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  Subject     Author     Message Date     ID  
  RE: Mark Morris Dance Group at Sadler's Wells Stephanie Wragg 07-10-99 1
     RE: Mark Morris Dance Group at Sadler's Wells Stuart Sweeney 07-10-99 2
         RE: Mark Morris Dance Group at Sadler's Wells Jane S 07-10-99 3
     RE: Mark Morris Dance Group at Sadler's Wells Bruce Madmin 07-10-99 4
         RE: Mark Morris Dance Group at Sadler's Wells Alexandra 08-10-99 5
         RE: Mark Morris Dance Group at High Wycombe Stephanie Wragg 25-10-99 8
  RE: Mark Morris Dance Group at Sadler's Wells Renee Renouf 14-10-99 6
     RE: Mark Morris Dance Group at Sadler's Wells Ann W 14-10-99 7

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Stephanie Wragg

07-10-99, 10:02 AM (GMT)
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1. "RE: Mark Morris Dance Group at Sadler's Wells"
In response to message #0
 
   I enjoyed reading this review and am now looking forward more than ever to seeing the one-and-only performance in High Wycombe on October 23rd.

I was wondering if you would have enjoyed the evening as much if Mark Morris had not been performing and left the stage to the company? He is such a charismatic personality, it comes through in written interviews and on tv also (remember the Morris/YoYo Ma collaboration on a Bach Cello concerto?). I remember reading about the White Oaks Project recently and how the reviewer was a bit bored by it all, except when Baryshnikov was dancing. I guess that's the risk of having a company bearing your name or built around your talent and fame i.e. can it survive and thrive without that person?


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Stuart Sweeney

07-10-99, 08:32 PM (GMT)
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2. "RE: Mark Morris Dance Group at Sadler's Wells"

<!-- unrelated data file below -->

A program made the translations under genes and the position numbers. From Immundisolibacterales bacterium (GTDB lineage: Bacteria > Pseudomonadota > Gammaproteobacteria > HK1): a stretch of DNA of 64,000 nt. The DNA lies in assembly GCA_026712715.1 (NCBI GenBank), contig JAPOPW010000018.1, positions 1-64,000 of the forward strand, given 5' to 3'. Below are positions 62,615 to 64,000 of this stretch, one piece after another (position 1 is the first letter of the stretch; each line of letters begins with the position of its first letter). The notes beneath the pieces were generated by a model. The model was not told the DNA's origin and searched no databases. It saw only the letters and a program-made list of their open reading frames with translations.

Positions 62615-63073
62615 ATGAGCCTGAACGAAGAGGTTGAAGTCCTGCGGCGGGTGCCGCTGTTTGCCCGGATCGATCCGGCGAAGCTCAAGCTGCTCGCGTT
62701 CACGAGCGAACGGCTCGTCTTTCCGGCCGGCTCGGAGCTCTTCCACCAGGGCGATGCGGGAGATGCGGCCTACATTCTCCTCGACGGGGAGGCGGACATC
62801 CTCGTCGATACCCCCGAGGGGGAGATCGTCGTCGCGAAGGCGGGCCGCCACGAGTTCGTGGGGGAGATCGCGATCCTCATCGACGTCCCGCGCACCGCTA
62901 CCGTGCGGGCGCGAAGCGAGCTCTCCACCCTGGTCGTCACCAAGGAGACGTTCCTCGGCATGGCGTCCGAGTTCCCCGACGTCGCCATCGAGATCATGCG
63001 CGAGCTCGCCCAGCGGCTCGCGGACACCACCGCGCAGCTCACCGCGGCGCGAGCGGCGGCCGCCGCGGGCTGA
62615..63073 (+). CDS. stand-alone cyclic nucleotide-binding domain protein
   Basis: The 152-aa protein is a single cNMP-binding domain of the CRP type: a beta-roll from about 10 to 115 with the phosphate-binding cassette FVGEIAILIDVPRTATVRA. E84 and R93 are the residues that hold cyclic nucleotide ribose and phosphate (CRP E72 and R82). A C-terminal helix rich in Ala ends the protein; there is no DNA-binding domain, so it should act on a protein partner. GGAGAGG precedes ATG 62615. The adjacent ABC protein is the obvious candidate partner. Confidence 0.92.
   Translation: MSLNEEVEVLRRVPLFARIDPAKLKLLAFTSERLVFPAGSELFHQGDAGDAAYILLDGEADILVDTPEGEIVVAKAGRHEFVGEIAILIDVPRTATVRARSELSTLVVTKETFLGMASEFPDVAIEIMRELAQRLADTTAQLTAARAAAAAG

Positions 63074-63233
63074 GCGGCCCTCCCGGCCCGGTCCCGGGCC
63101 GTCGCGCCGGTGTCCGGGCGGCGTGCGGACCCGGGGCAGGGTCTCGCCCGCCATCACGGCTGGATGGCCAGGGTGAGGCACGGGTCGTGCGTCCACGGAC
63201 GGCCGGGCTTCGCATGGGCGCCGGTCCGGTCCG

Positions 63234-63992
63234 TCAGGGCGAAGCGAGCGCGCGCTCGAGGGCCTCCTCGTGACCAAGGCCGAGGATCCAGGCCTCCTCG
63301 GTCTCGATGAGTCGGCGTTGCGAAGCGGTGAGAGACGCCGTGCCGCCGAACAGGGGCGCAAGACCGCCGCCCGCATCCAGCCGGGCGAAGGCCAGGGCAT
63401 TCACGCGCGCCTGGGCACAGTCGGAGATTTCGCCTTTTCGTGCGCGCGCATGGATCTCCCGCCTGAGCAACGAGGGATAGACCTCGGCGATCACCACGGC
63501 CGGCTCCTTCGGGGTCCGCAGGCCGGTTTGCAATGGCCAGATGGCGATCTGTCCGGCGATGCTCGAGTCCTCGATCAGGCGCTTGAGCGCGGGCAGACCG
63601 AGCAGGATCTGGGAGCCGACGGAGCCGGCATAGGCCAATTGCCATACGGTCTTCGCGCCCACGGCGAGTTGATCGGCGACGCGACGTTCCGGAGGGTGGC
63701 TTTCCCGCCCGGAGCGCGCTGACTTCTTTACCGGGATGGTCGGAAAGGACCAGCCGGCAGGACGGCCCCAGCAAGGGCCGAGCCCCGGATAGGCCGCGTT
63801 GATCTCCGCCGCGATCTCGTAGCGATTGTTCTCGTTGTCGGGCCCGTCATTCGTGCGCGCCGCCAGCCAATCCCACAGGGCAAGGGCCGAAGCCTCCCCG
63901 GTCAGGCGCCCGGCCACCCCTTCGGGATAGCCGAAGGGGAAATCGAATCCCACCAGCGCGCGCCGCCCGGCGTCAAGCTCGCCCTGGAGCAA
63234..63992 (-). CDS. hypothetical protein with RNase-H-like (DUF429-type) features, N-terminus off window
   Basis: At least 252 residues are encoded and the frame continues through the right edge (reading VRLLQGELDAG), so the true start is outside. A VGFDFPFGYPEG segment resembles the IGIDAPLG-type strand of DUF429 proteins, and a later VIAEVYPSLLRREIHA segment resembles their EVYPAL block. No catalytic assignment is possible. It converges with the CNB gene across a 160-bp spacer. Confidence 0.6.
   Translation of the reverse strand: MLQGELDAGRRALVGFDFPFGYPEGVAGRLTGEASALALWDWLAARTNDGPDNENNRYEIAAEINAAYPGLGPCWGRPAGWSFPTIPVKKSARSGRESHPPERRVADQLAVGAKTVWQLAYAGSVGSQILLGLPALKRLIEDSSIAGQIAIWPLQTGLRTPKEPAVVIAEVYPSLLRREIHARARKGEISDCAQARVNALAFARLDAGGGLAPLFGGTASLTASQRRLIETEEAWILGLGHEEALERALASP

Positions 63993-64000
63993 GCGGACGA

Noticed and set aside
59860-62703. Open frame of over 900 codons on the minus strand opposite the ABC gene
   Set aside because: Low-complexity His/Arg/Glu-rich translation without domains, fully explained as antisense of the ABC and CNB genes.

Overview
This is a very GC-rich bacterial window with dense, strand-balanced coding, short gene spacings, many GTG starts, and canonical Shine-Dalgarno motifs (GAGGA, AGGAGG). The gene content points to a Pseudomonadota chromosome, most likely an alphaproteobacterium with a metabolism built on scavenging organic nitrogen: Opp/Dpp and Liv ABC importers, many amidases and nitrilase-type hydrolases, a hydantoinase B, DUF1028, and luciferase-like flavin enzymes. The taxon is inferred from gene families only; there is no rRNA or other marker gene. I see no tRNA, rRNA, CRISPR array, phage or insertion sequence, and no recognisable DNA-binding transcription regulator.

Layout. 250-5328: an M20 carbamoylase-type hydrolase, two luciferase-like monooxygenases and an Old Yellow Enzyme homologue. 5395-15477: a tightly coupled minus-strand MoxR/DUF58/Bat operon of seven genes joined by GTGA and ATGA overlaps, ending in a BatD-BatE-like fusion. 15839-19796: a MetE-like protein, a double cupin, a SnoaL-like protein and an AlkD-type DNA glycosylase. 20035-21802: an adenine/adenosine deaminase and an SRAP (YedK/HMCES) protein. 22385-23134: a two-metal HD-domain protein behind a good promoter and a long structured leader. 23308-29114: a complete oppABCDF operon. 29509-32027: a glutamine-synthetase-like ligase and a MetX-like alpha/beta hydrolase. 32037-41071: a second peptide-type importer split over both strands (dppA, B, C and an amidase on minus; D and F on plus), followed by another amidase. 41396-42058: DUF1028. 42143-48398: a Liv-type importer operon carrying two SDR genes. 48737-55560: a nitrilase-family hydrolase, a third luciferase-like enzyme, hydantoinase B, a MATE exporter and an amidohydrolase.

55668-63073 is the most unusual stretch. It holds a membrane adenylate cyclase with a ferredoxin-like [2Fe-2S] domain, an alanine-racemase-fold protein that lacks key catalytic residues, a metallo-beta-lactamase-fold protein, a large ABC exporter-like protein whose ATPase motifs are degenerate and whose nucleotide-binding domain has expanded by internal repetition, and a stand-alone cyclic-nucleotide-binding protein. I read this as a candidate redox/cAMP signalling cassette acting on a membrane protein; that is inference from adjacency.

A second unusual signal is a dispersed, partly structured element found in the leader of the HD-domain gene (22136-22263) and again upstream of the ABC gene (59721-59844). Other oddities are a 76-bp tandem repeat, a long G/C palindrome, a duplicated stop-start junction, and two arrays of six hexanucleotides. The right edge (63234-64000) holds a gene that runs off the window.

In response to message #1
 
   >I was wondering if you would have
>enjoyed the evening as much if
>Mark Morris had not been performing
>and left the stage to the
>company?

>I guess that's the
>risk of having a company bearing
>your name or built around your
>talent and fame i.e. can it
>survive and thrive without that person?

I think the positions of White Oaks and the Mark Morris D C are very different. White Oaks is a repertory company commissioning a lot of new work from a variety of choreographers and able to do so because of the presence of Baryshnikov. Without his dancing, and occasionally going on solo tours to raise money, it is difficult to imagine the Company continuing in the same way.

The MMDC, on the other hand, is based on the talent of Morris as a choreographer. As an illustration, when the Company was filling the Coliseum a few years ago with 'L'Allegro, il Pensoroso ed il Moderato', Morris was not dancing. He used to dance regularly in the Company, but I get the impression that it is now less than it used to be. When he is dancing, his musicality is still a joy to behold, but physically, he is not in as good shape as Baryshnikov, who is some 10 years older.

My view is that Morris can command some of the best contemporary dancers in the World for his Company and his dancing is an added bonus, if used sparingly. If his choreographic reputation remains at something like its current high level, then with another 10 years or so of new works, the MMDC will survive in the way that the Martha Graham Company has.


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Jane S

07-10-99, 10:09 PM (GMT)
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3. "RE: Mark Morris Dance Group at Sadler's Wells"
In response to message #2